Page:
Of course, this is not a matter of changing the subject. This is the subject.
Tellingly, the woman who asked the question did not allude to the president. The premise of the question was: Assume Trump has lost and Biden is now president; would he support adding seats to the Supreme Court? Obviously that would require eliminating the filibuster and enacting legislation, after which Biden and Senate Democrats would conveyor-belt confirm a slew of nominees.
Furthermore, note that Biden’s demurral was not a matter of his getting flustered or feebly deflecting a question because he forgot what he wanted to say. This was the implementation of a considered plan.
The Washington Post, which is as well wired into the Biden campaign as any media organ, reports that the campaign expressed “particular annoyance” at Democratic Senator Ed Markey of Massachusetts for raising court packing. Markey had publicly stated that, if Republicans fill the current vacancy with a Trump nominee, then Democrats “must abolish the filibuster and expand the Supreme Court” if they retake the Senate. Biden and his minions were said to be fuming because they are trying to stress “less polarizing issues.” As one anonymous adviser put it, “People in your own party shouldn’t cause you problems 44 days out.”
In other words: If we tell the saps what we’re planning to do, they won’t let us do it.
This explains why, though Democrats talk nonstop about the list of potential Supreme Court nominees President Trump has, with justifiable pride, made public, Biden will not make any Democratic list public. He won’t even tell us whom he’d appoint to the seat Democrats are desperate to prevent Trump from filling.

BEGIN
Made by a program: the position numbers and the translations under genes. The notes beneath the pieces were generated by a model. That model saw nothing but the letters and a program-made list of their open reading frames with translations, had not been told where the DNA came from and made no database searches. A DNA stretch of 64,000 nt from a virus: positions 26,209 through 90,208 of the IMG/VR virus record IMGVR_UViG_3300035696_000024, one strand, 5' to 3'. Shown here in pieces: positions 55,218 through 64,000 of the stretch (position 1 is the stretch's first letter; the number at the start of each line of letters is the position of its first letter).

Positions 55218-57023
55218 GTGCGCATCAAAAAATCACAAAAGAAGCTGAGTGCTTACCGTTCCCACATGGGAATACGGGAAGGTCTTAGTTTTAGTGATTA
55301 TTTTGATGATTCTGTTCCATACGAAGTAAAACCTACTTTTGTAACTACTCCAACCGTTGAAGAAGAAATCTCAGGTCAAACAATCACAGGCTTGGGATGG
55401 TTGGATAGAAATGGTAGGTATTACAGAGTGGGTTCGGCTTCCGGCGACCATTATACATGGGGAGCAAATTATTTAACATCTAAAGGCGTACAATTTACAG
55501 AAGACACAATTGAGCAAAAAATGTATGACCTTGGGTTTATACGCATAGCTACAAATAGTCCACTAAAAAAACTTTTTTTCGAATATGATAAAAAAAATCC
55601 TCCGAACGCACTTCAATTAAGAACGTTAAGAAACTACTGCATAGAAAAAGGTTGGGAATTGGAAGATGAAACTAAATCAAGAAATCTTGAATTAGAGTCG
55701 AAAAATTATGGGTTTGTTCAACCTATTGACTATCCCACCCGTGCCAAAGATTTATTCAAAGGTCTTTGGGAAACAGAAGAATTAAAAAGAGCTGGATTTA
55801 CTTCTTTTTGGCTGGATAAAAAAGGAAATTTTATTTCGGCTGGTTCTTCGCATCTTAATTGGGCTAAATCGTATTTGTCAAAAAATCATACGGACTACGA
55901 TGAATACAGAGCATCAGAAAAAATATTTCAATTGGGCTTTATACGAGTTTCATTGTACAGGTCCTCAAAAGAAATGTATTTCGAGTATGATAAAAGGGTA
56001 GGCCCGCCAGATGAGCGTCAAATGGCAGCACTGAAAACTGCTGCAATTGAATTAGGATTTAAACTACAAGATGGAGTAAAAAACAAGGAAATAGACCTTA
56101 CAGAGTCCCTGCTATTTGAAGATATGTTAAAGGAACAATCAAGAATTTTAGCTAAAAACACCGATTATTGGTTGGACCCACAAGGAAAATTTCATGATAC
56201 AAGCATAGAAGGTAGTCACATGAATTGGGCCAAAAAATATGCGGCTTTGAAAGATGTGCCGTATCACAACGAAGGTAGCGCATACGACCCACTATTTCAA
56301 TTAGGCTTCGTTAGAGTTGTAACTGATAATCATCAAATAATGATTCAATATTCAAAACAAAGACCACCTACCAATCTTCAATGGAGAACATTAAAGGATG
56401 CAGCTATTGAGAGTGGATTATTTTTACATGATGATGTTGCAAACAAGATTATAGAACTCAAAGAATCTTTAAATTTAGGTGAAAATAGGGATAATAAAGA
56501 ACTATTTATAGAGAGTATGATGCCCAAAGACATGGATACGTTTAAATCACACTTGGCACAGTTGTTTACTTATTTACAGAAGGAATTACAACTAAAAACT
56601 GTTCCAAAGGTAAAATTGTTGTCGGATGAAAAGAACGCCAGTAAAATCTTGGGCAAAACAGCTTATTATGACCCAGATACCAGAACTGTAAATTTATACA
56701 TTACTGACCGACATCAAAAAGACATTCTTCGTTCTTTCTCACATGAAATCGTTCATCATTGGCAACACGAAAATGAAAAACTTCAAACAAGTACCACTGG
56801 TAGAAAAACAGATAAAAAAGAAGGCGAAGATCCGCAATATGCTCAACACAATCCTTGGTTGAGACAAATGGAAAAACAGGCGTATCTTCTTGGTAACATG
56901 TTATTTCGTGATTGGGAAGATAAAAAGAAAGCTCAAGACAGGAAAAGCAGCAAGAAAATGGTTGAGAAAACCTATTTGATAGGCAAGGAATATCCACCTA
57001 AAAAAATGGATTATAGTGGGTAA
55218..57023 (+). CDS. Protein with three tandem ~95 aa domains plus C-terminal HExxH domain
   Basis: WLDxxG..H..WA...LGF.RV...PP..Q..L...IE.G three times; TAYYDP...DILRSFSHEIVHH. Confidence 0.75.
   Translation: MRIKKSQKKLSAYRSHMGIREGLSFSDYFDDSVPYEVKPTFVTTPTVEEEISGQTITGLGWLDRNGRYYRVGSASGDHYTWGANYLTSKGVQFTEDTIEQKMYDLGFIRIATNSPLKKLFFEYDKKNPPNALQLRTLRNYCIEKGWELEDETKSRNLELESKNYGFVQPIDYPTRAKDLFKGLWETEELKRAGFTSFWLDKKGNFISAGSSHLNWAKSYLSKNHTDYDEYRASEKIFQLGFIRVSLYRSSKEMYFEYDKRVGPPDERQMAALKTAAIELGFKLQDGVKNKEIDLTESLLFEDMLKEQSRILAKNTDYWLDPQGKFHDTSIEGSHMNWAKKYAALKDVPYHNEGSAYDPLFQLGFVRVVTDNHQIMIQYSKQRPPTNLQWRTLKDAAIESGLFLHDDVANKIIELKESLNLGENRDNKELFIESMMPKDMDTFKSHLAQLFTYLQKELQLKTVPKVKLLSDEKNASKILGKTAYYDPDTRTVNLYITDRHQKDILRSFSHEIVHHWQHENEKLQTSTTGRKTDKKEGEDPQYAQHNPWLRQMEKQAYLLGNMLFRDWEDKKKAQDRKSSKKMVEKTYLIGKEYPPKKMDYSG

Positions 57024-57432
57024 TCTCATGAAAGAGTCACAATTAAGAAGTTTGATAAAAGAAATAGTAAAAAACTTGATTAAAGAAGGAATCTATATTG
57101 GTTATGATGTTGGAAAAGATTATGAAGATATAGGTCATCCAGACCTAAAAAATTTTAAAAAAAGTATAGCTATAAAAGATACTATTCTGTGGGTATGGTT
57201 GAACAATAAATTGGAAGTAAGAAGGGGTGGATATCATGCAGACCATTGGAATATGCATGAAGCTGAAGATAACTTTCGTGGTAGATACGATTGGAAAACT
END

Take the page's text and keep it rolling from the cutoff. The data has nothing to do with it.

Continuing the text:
This is not a matter of some Democratic fear that Biden is not up to the task of parrying tough questions. It is the intimate Democratic understanding that Biden’s answers to the tough questions would be deeply disturbing to voters. The answers, moreover, will demonstrate that Biden’s campaign labeling – Good Ol’ Joe, the moderate who can keep the socialist revolutionaries at bay — is false advertising.
Yes, if the former vice president answers the question about ending the filibuster and packing the High Court, Trump and the rest of us will surely be pointing out, non-stop, “what Biden said or didn’t say.” But that is because he is running for president. If he is elected, what he says, what he does, and whom he puts on the Supreme Court will affect, profoundly, the way we live and are governed. That’s a reason to make him tell us now, not let him play hide-the-radicalism and then spring it on us after Election Day.
Next Tuesday’s moderator, Fox News’s Chris Wallace, is extraordinarily good at getting responses, or otherwise making the true meaning behind a non-response palpable. I doubt he will take Joe Biden’s “I’m not going to answer” for an answer. Neither should anyone else.